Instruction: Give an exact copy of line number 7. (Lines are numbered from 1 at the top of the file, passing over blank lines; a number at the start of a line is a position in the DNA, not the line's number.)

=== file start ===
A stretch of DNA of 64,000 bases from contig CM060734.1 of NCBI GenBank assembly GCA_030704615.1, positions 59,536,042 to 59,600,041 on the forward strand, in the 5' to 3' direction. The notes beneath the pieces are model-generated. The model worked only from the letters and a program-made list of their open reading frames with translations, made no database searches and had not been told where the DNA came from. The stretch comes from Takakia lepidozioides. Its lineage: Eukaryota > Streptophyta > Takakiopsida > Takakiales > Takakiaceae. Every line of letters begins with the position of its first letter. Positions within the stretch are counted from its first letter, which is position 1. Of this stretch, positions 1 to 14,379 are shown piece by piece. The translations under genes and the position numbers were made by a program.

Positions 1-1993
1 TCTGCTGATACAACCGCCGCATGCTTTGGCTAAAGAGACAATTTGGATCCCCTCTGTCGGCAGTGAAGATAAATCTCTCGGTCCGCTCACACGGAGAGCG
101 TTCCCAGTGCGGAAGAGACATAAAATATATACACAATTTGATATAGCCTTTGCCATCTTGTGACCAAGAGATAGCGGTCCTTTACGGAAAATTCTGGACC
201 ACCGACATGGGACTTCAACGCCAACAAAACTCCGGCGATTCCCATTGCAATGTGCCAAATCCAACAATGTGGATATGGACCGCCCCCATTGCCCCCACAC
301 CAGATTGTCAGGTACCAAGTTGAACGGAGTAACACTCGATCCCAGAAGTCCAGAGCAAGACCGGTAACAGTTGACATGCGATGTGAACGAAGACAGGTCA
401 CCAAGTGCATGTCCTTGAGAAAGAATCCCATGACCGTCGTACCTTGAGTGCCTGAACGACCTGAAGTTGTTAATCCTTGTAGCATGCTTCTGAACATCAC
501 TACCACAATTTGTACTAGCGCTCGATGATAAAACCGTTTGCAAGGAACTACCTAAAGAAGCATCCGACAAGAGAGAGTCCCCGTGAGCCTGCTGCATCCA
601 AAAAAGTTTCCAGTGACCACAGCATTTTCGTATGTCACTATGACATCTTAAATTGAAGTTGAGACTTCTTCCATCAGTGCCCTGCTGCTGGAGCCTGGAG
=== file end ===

401 CCAAGTGCATGTCCTTGAGAAAGAATCCCATGACCGTCGTACCTTGAGTGCCTGAACGACCTGAAGTTGTTAATCCTTGTAGCATGCTTCTGAACATCAC